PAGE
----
Twyman encouraged traveling for Beloved ministers, and Campbell went on several spiritual excursions with him. “We went to Israel and the South of France in search of the Black Madonna; did a peace walk in Assisi, and a Mary Magdalene pilgrimage in the South of France,” Campbell indicated. “We traveled for 10 years.” Campbell attended the Parliament of World Religions in Capetown South Africa in 2009. “There were thousands of people from all over the world with different traditions,” remembers Campbell. “The diversity was unimaginable. I met numerous religious representatives and watched Tibetan monks drawing sand mandalas.” Ten years ago, Campbell and Mike traveled to Australia to the Parliament, and her experience was “overwhelmingly rich and fulfilling.” They also traveled to New Zealand. At the behest of Twyman, Campbell officiated a Beloved Community ordination in Australia and one New Zealand. The diversity Campbell experienced became part of her life’s work.
Growing up in rural Alabama, Campbell knew in her heart that racial inequality was “not OK.” It was one of the reasons she left. “ When I left at 18, I had little exposure to Black people, Campbell recalls. “They were not in our schools, and nobody wanted to talk about it.” Her writing career started in Mountain Home, Idaho with writing for the school newspaper. “I remember writing an article called The Great Injustice. It was about racial conditions of the rural south,” recounts Campbell. “At first they weren’t going to print it because they said it was too controversial.” However, with limited submissions, they printed it. Her work would continue in the South.
When she moved to Huntsville, Campbell started a 12 Step group for co-dependency. “I put an ad in the paper, and 50 people showed up for this 6-month course,” Campbell recalls. “Then, I learned about Interfaith Mission Service, (IMS) and in 2007-2008, for 2 years during Season For NonViolence, I did a hometown pilgrimage called Heart to Heart.” Earlier on a pilgrimage that included Lourdes, France she had discovered her prejudice against Catholicism and that it was totally unfounded. She gathered 8 congregations from different faiths to share their traditions. “They might not visit a mosque by themselves, but with a group, it was do-able.” She found that there were not many people that shared the vision of The Beloved Community. “We tried, but there was little commitment to move forward,“ recalls Campbell. “We made some progress with lesser-known traditions and in race relations, to some extent…but I didn’t see things changing.” For “that reason,” Campbell left IMS, and began work for her larger community, Campbell still serves the local community but with great focus on her own inner work.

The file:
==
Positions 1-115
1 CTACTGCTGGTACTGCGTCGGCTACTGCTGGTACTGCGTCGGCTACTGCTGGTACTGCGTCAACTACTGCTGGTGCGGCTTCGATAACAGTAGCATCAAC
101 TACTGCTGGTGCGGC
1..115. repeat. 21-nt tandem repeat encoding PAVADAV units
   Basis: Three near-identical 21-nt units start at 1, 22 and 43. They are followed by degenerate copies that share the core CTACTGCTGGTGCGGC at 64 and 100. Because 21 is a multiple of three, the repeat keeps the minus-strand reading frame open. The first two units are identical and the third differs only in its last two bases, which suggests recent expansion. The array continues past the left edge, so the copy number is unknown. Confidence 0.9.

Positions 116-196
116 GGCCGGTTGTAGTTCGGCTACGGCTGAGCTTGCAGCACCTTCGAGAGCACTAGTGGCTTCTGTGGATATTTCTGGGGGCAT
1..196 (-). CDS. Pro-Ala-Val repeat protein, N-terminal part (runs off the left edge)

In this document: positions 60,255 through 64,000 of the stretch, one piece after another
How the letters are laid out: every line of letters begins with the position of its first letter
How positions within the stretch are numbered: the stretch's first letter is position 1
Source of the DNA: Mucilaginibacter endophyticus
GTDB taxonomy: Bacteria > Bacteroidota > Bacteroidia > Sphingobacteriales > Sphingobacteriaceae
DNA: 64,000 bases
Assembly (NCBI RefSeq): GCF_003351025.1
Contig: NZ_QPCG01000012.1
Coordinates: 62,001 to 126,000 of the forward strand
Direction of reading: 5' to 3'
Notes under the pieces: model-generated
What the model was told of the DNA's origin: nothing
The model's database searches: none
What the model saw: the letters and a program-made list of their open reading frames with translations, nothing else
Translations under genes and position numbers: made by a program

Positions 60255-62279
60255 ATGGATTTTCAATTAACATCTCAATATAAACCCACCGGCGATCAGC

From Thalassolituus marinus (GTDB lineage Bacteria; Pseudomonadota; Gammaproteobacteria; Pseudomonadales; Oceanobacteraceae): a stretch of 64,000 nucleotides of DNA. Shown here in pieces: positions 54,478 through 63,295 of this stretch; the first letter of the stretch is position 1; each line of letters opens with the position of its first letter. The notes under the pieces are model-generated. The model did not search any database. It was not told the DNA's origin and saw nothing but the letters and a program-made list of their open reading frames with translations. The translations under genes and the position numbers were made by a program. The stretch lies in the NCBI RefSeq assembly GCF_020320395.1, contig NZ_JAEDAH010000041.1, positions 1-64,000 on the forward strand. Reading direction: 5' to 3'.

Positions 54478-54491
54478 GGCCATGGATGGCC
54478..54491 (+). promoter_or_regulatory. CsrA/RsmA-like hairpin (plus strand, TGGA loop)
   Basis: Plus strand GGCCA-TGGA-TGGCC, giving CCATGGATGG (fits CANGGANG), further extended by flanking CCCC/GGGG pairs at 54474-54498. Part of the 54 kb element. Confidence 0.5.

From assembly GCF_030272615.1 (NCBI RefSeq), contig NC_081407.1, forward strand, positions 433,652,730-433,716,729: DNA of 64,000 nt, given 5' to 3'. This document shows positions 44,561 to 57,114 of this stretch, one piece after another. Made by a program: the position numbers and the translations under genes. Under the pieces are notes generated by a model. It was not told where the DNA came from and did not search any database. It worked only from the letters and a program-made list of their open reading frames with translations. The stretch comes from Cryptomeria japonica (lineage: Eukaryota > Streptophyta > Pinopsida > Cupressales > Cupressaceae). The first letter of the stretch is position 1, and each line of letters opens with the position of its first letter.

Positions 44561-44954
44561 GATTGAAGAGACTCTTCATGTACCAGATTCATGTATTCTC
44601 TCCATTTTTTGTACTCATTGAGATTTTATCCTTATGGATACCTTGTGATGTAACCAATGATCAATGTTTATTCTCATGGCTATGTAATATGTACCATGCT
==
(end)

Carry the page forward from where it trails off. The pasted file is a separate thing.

Campbell has a vision for Alabama. She has noticed that there is a “gentle, almost imperceptible weaving” of different cultures. The South, in particular, has dehumanized our cultures,” says Campbell. ” I’m seeing a gradual increase in humanizing.” Campbell envisions for Alabama “a weaving of human beings where when seeing another person, we don’t call up prejudices and labels, but just see another human being.” Her current work is primarily on healing her personal trauma. “We all have been traumatized for generations, every one of us, “says Campbell. “We will continue to be traumatized until we recognize that we are all human beings that need to heal.” She calls herself “an inner activist” and feels that until we, as a culture, get beyond our transgenerational traumas, we cannot truly help others.
Time is “irrelevant to our healing.” “One of my teachers says “we walk forever.” Focusing on time is counterproductive to healing. All generational healing takes time. Time puts pressure on our hearts and souls. Campbell feels that rather than setting a timeline for the inner work she must do, she needs to rest in “awareness that we, as souls, walk forever.”
Campbell and Mike enjoy their family of her two adult daughters, and they vacation together.
Photo by Carol Zukosky
Wanda has served thirty plus years as a healthcare professional. Currently, she serves as a Minister of Peace ordained by The Beloved Community. In July, 2007 she completed her PhD in Philosophy focused on Intercultural Peacemaking. For her own spiritual nourishment, she enjoys reading both contemporary and ancient spiritual writings.
Victorine Founder, Editor-in-Chief